The Order: 1886
History's Darkest Secret
Video games sole purpose for the consumer is entertainment. Same as the big screen movies and the deliciousness of television series. While no one person is wrong, no company is wrong. Not even morally.
We, as people and gamers, are so used to developers delivering the common norm. Such as first-person shooters, hack and slash RPGs, to the structured linear adventures. What happens when an developer shows us something different? That's the case of The Order: 1886 made by Ready At Dawn Studios.
If you own or owned a PS3, chances are you heard or even played the epic story of Heavy Rain. A lot of people despised it because it was like watching a movie. At the same time, a lot of people loved the game. Playing through cut-scenes with timed button presses and crazy dexterous combinations impacted the story to a degree that rivaled only tabletop role playing games. The Order:1886 is such a game.
The Order:1886 is the best looking video game I have ever played. There is a certain we come to expect with games nowadays, but Ready At Dawn knocked the standard into orbit. The graphics are so clean and so polished, everything seems lifelike. To a degree, of course. There are no seams or errant lines on anything. Ready at Dawn really spent the time required to showcase just what the PS4 was meant to deliver. Nothing in the past compares to the level of detail and intricacy that team spent on the art and graphic quality. I highly doubt anyone will ever spend that much time and focus on a video game again.
We, as gamers, are a picky picky breed of people. We want things exactly as we see fit. The art style should fit the scenario and overall tone of the game. Case in point, Lego games. Quite a few games fail to deliver graphics as promised or as expected. Often times with bigger budget games, the visuals take a back seat to game-play. Personally, I think that's a mistake. If I was a developer/creator, I would want something that's visually striking and absolutely stunning that players of my game do not want to look away.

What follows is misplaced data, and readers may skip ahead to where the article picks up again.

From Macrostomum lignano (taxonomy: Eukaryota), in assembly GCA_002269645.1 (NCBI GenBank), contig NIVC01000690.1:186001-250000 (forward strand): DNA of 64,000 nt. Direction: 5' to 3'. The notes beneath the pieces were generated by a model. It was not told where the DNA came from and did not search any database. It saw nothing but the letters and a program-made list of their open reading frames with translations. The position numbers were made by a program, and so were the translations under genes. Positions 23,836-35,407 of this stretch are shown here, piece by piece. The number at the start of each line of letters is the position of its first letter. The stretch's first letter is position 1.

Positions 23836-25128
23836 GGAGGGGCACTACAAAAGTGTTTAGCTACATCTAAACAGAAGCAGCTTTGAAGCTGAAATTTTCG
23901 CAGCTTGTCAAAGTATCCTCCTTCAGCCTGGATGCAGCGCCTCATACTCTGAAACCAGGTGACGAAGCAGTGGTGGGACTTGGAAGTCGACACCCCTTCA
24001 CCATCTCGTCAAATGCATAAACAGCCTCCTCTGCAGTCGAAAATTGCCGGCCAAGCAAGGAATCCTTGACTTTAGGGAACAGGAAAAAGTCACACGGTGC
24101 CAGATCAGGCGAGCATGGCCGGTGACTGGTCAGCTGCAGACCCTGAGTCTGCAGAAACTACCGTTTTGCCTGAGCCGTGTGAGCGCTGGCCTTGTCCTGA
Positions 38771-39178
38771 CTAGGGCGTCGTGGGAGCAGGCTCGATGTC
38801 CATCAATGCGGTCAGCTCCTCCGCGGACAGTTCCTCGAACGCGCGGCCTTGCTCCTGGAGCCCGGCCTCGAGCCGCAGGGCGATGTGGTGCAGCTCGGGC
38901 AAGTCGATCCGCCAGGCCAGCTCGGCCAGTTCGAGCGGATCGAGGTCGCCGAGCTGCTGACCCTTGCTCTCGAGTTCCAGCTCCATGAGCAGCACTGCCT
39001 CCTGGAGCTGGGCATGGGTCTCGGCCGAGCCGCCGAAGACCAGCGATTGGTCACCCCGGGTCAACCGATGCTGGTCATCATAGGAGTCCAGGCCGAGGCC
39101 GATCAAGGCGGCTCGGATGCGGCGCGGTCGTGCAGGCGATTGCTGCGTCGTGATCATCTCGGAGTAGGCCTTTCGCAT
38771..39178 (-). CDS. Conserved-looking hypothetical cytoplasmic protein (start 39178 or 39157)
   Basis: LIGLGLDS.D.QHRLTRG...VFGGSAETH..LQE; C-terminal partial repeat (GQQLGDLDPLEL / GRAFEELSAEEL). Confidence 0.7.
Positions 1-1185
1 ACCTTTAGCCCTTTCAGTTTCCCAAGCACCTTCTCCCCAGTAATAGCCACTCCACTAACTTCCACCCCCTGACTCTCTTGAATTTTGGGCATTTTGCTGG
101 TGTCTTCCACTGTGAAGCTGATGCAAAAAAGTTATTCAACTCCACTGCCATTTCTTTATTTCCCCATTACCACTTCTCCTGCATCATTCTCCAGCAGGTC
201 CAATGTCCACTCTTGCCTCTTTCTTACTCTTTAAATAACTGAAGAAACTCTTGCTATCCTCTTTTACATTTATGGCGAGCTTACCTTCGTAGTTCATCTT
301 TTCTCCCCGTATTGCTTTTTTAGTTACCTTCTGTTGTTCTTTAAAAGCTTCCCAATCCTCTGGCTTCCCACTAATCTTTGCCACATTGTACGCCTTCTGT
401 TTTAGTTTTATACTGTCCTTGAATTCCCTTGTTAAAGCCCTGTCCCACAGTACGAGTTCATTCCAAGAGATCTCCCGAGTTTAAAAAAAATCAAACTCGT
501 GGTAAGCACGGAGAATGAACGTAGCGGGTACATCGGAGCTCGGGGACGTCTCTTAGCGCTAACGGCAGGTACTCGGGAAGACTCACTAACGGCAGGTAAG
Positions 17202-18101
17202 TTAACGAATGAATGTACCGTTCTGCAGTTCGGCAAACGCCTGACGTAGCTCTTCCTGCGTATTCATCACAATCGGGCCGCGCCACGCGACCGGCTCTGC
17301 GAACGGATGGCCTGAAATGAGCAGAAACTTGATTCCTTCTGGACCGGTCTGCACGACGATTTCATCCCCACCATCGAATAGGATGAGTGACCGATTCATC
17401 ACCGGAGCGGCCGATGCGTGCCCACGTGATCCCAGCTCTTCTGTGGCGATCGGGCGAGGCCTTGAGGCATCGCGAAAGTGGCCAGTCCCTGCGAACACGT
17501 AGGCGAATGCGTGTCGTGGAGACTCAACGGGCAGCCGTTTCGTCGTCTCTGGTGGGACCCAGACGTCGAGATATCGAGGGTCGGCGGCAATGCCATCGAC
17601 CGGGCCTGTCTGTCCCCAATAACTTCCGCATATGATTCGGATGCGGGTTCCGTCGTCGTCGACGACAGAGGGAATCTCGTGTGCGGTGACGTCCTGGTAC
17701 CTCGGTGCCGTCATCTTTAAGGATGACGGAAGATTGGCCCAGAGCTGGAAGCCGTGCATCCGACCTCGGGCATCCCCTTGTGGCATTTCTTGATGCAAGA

Even the death scenes are amazing. Taking too much damage from the werewolves or missing a button, the werewolf LITERALLY rips your throat out. The scenes are slightly gory but not overly so. You clearly see the cords and veins being chewed through and ripped free from the flesh.
In The Order:1886, Ready At Dawn delivered a higher standard of what we should expect from our gaming enablers. You won't play a better graphic game than The Order:1886.
There are different aspects to The Order:1886s' game-play that a lot of people are complaining about. People expect a game to be nothing but continuous button combinations and trigger pulling. Every game, essentially, has the same mechanics. All movement is done with the sticks and the four buttons control the vast majority of what you can do.
In The Order:1886, you are literally playing through the cut-scenes. And it's phenomenal. It doesn't require much thought or mental capacity to tap the triangle button to open the door. These mundane tasks allow you the be immersed in the beyond staggering beauty of your surroundings and the story sucks you in deeper and deeper.
Ever play Dungeons and Dragons or Pathfinder or any other pen and paper role playing game? Your Dungeon Master/Game Master is literally sitting at a table telling you a story and makes your characters do the mundane, simple, everyday tasks such as opening a door. It's fun even then, right? So why are "hard core" gamers throwing such a fit about the monotony of the cut-scenes? Because, as gamers, we are so used to skipping cut-scenes in every other video game we have ever played, we have evolved to frown and ignore them. Gamers have no patience or desire to sit and listen to a deeply thought out storyline and gamers don't pay attention to the characters on a personal level.
The Order:1886 forces you to listen to the lore and it keeps you engaged with the story and characters by making you open that door.